2023 Newsletter Now Available

The latest edition of the foundation’s newsletter is now available online.  Examples of Rye philanthropy are featured in this issue which can be accessed by clicking HERE.

Rye Makes $20,000 Investment in “Meals and Mentors”

WINSTON-SALEM – With its latest philanthropic gift, the Rye Foundation is helping teenaged students turn obstacles into opportunities.

Winston Salem Street School "Meals and Mentors" Volunteers

Volunteers for the Winston Salem Street School’s “Meals and Mentors” program prepare lunch for the students.

A charitable gift totaling $20,000 has been strategically directed to the rebranded “Meals and Mentors” program at the Winston-Salem Street School. The popular event brings role models to the school each Friday, and has been successful in improving classroom attendance.

Every Friday, a guest speaker talks with students, and then the entire student body enjoys a meal prepared by a local civic club, business, or church. Past speakers include Police Chief Catrina Thompson, businessman and former basketball star Skip Brown, and nationally – known author Dr. Gary Chapman.

“Before coming to the Street School, many of our students had very poor class attendance,” said Mike Foster, executive director of the school. “We have tried to make Friday a fun day, with a great speaker, student clubs, and a great meal. Now, they look forward to being at school.”

Founded in 2004, the faith-based Street School has produced 280 graduates. It features small classes, frequent field trips, and a dual enrollment program which allows seniors to learn job skills at Forsyth Tech Community College.

Foster and development coordinator Bonnie Flythe both expressed their appreciation to the Rye Foundation for its financial commitment. “It is really encouraging to know that there are leaders in our community who believe in giving teenagers a second chance,” said Flythe.

Bryan Award Reaches $150,000

Latest Winner is Pitt County Nonprofit
Students at the Building Hope Community Life Center receive instruction and encouragement from adult role models.

Students at the Building Hope Community Life Center receive instruction and encouragement from adult role models.

GREENVILLE – The Rye Foundation has named the recipient of the annual Bryan Award, and the winner is Pitt County’s faith-based Building Hope Community Life Center.

Warren Steen, the President of the Rye Foundation, said the Bryan Award is the highest honor given by the foundation and includes a charitable grant of $25,000 to expand and enhance programming. He said the award is named for Goldsboro businessman and philanthropist Ray Bryan, who died in 2016 at the age of 84.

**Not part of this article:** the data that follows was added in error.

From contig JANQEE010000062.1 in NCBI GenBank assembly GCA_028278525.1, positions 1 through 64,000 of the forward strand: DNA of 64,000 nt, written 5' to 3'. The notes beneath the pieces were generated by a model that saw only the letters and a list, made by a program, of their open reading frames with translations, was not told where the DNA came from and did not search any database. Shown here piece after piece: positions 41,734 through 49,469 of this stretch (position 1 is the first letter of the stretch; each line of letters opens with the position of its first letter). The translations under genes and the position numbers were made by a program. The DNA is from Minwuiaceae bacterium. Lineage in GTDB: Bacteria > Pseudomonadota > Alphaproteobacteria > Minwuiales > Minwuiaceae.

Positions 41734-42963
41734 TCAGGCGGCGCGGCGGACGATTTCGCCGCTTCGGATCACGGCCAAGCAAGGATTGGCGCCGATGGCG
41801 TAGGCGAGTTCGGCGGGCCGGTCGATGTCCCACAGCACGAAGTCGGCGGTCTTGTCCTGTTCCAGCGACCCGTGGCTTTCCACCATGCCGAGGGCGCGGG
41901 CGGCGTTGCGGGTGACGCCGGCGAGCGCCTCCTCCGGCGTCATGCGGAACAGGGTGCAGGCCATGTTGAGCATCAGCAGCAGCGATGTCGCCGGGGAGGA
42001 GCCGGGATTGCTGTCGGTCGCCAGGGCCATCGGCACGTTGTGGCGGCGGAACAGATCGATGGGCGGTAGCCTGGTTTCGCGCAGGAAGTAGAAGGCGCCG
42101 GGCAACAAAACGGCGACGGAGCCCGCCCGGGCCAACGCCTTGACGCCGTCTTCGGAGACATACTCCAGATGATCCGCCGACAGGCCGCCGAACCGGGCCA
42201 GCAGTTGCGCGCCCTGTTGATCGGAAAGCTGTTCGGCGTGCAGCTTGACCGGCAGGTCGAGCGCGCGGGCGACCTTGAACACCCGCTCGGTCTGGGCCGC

Atlas Kelly, the executive director of Building Hope, described the organization as “a Jeremiah 29:11 ministry.” which helps children and youth to discover and develop their God-given talents. The Center offers after-school programs, summer camps, and a Service Saturday, where participants give back to the community in hands-on activities such as painting and raking leaves.

Rye board member Ingram Hedgpeth traveled to Greenville for a recent site tour at Building Hope and came away impressed. “It was uplifting to learn that their mission places an emphasis on academic achievement and spiritual development,” he said. “This is exactly the kind of project we are looking to support.”

Steen expressed his appreciation to Sid Bradsher of Heart for Eastern North Carolina, whose phone call started the process that led to the big announcement. “I want to thank Sid for his role in connecting the Rye Foundation with Building Hope,” he stated.

The $25,000 award will be used to:

  • Launch a new program for young entrepreneurs.
  • Sponsor summer camp field trips to colleges and area businesses.
  • Increase technology at the Center.

Building Hope is the sixth winner of the Bryan Award, and a total of $150,000 has now been distributed to help children’s charities fulfill their mission.

All-State Choir Performs Again

Rye Provides Scholarships for Singers

After a two-year hiatus due to the global pandemic, the All-State Youth Choir brought “the sound of music” to audiences this summer.

Over the years, the Rye Foundation has given thousands of dollars in scholarship support for the teenaged musicians.

In the past, the group has performed in Duke Chapel and aboard the Battleship USS North Carolina, as well as in churches and retirement homes throughout the state. This summer, the Choir traveled to Albemarle, Asheboro, Greensboro, Kannapolis, and Winston-Salem.

Phil Campbell, the minister of music at First Baptist Church in Lincolnton, is the long-time leader of the All-State Choir. He expressed his appreciation to the singers, their parents, volunteer leaders, choral director Shane Stephens of Lincolnton, and accompanist Michael McKnight of Greenville.

The theme verse was Psalm 104:33, which says, “I will sing unto the Lord as long as I live.

“This has been an emotional summer,” stated Campbell. “Our singers have brought hope and encouragement to many people as they lifted their voices in song.”

Since the Choir was established, over 1,000 singers have participated in the ministry. Leaders of the Rye Foundation firmly believe that their gifts are investments in the future.